Evacuations expected out of Syria's battered Ghouta

A boy looks through a bus window during evacuation from the besieged town of Douma, Eastern Ghouta, in Damascus, Syria March 13, 2018.
A boy looks through a bus window during evacuation from the besieged town of Douma, Eastern Ghouta, in Damascus, Syria March 13, 2018.
Image: REUTERS/Bassam Khabieh

Syrian state TV showed a group of civilians, including sick and injured people, it said were leaving the insurgent enclave in eastern Ghouta into government territory on Tuesday.

Yasser Delwan, a political official with the Jaish al-Islam rebel faction, said a group of patients had left under a deal for a medical evacuation with Russia, the government's ally, through the United Nations.

The expected evacuations come in the fourth week of a blistering Russia-backed government assault on the last rebel bastion near Damascus.

The rebel faction controlling Eastern Ghouta’s main town of Douma and a military source said patients would be evacuated on Tuesday.

“A group of critical medical cases will be evacuated with those accompanying them via the Wafideeen” checkpoint into government-held territory, the head of Jaish al-Islam’s political office, Yasser Delwan, said.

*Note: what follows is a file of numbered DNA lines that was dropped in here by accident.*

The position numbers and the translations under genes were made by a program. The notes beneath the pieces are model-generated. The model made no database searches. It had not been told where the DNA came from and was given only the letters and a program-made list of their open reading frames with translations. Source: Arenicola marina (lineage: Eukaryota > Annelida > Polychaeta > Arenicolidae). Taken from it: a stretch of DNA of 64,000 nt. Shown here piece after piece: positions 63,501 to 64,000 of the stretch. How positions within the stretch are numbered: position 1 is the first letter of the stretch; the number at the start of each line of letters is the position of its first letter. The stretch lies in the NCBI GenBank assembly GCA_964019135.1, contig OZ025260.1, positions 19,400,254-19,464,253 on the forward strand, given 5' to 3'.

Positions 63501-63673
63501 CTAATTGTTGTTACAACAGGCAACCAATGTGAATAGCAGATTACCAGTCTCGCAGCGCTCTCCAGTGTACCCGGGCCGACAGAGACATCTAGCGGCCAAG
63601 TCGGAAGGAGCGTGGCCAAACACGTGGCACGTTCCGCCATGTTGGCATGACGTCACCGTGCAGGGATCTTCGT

On Monday, the group announced an agreement “via the United Nations with Russia... for the evacuation of the wounded in several waves to be treated outside Ghouta“.

At the Wafideen checkpoint, an AFP reporter saw Syrian Arab Red Crescent ambulances on standby.

The reporter saw the the UN humanitarian coordinator in Syria, Ali al-Zaatari, arrive.

A military source at the checkpoint confirmed “an evacuation today of wounded and grave medical cases along with a number of civilians“.

But “no fighters will leave today“, he added, without elaborating.

On Monday, the United Nations said more than 1,000 people, mostly women and children, were in urgent need of medical evacuations from Eastern Ghouta.

It said they included around 80 priority cases.

More than 1,180 civilians have been killed since government forces launched an air and ground assault on the enclave on February 18, according to the Britain-based Syrian Observatory for Human Rights.

Eastern Ghouta’s 400,000 residents have been living under government siege since 2013, facing severe shortages of food and medicines shortages even before the latest assault.

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